From what I understand, the idea of FIDO2 is to use symmetric cryptography, with secret key on the token, and public key on the server. When requesting to connect, the server uses the public key to generate a challenge that can only be solved with the private key, i.e., if the user can solve the challenge, he has the token containing the private key, and is granted access.

  • is that an accurate description of the protocol?

Then, I am curious of:

  • why would not all tokens containing gpg smartcards and a microcontroller for interfacing be implementing FIDO2?

To take an example, why would there be a Nitrokey Pro with a smartcard and microcontroller that cannot perform FIDO2, vs. a Nitrokey FIDO2 for the sole purpose of doing FIDO2, and without smartcard? (see https://www.nitrokey.com/#comparison ) The Nitrokey Pro has both smartcard and microcontroller, so I guess it could emulate whatever FIDO2 protocol, and do the crypto on the smartcard? Am I missing something, or is it possible to do but just 'doable in theory but not implemented currently'?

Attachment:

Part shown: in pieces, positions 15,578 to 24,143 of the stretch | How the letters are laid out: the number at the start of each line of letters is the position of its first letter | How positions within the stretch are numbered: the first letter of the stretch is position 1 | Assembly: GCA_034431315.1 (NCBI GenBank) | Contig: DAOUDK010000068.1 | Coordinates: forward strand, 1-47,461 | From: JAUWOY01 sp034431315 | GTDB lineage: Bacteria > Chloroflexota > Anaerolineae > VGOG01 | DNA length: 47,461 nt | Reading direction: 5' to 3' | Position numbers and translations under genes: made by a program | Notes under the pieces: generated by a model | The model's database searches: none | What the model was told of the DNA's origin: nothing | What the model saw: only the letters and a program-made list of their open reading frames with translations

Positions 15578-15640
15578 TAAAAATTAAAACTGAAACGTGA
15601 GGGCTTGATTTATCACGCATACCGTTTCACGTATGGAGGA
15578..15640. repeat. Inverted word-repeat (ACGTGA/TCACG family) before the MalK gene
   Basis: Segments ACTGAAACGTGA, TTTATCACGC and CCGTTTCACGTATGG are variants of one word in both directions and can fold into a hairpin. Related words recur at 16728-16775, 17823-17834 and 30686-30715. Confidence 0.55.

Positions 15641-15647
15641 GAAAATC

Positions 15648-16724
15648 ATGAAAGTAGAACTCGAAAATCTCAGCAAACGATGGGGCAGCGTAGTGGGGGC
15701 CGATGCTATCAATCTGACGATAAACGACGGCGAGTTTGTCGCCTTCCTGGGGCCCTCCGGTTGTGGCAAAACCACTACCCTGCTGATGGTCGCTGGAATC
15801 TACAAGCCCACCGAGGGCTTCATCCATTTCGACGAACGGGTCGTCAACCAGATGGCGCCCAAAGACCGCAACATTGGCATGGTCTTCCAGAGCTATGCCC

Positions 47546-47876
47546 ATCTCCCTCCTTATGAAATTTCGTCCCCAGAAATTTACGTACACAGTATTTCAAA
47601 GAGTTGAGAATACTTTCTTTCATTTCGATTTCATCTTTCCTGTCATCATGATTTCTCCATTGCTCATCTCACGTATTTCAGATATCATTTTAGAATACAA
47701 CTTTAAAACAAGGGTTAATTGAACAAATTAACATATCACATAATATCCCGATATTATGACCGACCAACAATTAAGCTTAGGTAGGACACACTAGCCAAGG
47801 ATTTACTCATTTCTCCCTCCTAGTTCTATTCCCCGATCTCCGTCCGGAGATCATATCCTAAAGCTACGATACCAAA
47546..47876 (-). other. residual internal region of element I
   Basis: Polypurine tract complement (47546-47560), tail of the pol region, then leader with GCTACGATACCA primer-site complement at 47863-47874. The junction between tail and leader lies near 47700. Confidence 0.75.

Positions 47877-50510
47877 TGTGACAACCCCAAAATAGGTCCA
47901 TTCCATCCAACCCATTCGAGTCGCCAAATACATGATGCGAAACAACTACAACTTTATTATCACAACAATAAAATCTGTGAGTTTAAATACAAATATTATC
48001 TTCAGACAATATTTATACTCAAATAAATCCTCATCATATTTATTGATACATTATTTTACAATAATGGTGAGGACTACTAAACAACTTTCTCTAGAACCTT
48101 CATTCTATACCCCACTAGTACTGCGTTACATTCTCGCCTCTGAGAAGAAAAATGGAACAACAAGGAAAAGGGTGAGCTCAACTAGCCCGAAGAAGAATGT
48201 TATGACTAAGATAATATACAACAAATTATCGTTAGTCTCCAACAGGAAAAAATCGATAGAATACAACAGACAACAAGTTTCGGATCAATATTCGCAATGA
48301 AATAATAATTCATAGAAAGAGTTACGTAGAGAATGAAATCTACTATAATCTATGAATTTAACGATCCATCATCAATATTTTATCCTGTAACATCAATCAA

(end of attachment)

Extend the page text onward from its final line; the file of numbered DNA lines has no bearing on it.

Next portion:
1 Answer 1


afaik FIDO 2 and gpg require two different architectures, thus require two different MCUs. In that the keys are not similar in their padding, and not similarly stored on the key.

If you wish, you might take a look at the technical details of the Pro 2 here, and the FIDO 2 here. Both keys store different kinds of "files" of keys.

Is there a possibility to store an authentication key on the PRO 2 or HSM, maybe, but it was not made for that. You can this question on the Nitrokey support forum, and the people there would know much better.

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